With a more aggressive return to full activity, the risks of tendonitis, chronic swelling and articular cartilage complications are often increased as well.
To Brace or Not to Brace
Preventative bracing before you get hurt for high-risk players is a smart decision. Knee braces may appear bulky but when a brace is fitted properly and the athlete becomes comfortable wearing the brace, few athletes will notice that they are wearing a brace. Research clearly shows that a properly fitted knee brace will not limited agility movement or negatively affect a football player’s ability to perform. Especially when the sport includes contact such as football and hockey, preventative knee bracing is the practice of the wise athlete who wants to stay active for a long, long time!
The various types of ACL tear surgeries and the rehabilitation of an ACL tear are topics for future MRF articles. The objective for this article is to help you shed light on the sports medicine facts related to anterior cruciate ligament tears.
Telling the Athlete the Bad News
No athlete wants to hear a certified athletic trainer or doctor tell him/her “…your ACL is torn and your season is over.” I’ve personally been that person dozens of times who has looked into the eyes of elite professional athletes to give them that very same message. Their tears say it all.
I was involved in the HBO show called Hard Knocks with the Jaguars in 2004. During one of the episodes they aired a gripping live scene of me telling an emotional player on the practice field that he had a torn ACL and his season was over. I love my players and moments like that never get any easier for me.
Questions to Ask About an ACL Tear
A smart professional athlete with a torn ACL who wants to safely return to his/her sport will ask his sports medicine specialist the following questions:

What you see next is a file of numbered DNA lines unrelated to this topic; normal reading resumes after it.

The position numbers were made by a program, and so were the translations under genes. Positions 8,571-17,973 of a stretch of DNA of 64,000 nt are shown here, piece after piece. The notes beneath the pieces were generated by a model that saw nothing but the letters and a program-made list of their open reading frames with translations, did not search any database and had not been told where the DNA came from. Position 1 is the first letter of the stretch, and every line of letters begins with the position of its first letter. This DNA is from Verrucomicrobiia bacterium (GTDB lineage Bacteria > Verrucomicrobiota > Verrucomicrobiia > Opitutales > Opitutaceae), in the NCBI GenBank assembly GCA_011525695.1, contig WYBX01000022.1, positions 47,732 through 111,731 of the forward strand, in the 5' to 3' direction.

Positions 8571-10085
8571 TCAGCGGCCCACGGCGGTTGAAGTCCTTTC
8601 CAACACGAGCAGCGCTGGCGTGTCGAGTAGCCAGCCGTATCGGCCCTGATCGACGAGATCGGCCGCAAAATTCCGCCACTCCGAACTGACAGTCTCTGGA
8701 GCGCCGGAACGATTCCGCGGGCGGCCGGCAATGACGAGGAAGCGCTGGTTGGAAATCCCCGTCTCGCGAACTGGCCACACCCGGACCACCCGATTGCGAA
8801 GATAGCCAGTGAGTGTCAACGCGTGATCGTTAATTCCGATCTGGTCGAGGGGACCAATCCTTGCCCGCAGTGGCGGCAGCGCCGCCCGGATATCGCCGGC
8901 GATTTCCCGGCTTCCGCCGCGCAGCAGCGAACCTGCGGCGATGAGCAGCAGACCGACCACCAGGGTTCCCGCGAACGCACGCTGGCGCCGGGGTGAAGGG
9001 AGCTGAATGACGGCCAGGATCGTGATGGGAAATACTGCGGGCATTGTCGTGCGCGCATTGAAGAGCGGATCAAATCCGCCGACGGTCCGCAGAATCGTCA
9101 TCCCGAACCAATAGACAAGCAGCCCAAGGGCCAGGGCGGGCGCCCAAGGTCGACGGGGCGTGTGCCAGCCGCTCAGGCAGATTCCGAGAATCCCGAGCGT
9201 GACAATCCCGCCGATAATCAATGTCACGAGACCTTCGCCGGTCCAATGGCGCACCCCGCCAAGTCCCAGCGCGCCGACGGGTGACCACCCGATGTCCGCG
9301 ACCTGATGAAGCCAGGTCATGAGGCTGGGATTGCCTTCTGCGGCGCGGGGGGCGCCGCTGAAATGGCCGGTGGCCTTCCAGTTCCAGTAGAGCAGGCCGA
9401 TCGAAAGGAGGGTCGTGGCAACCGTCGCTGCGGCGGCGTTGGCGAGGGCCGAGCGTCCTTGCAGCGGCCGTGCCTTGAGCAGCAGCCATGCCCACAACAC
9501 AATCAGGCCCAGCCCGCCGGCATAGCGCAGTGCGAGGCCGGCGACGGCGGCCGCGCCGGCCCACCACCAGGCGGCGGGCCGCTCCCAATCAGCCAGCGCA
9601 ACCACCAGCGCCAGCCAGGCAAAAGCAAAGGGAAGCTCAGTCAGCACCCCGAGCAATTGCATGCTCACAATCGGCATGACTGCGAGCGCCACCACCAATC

- How much of my ACL is torn?
- What medical grade, from 1 to 3, would you grade my instability for the following tests for both knees?
- Lachman Test
- Valgus Stress Test at 30 degrees.
- Anterior Drawer Tests
- Posterior Drawer Test
- If you are recommending an ACL reconstructive (ACLR) surgery, which type of surgery and why?
- Who do you recommend to coordinate my treatment?
- Do you recommend that I wear a brace for future athletic events?
Tips to Have a Successful Recovery from an ACL Tear
- No Special Pill – A torn ACL is what it is. No one has invented any special ACL vitamins or specific exercise to make the ligament stronger. Training properly and protective knee braces may prove to be your best medicine.
- Coaching Tip – The best prevention principle for ACL tears is to slowly progress with the fundamental basics of your sport to ensure that your lower extremity strength and flexibility are optimal.
- Where the Rubber Meets the Road – Proper shoe wear is crucial to avoid too little or too much traction. Both of which would negatively impact the knee stability.
- Surgery? – If you suffer a torn ACL and your future plans include being active at a moderate to high level, reconstructive surgery is highly recommended.
- “Pop’s” Are Not Good – According to research, 60% of athletes who hear a “pop” in their knee have an ACL tear.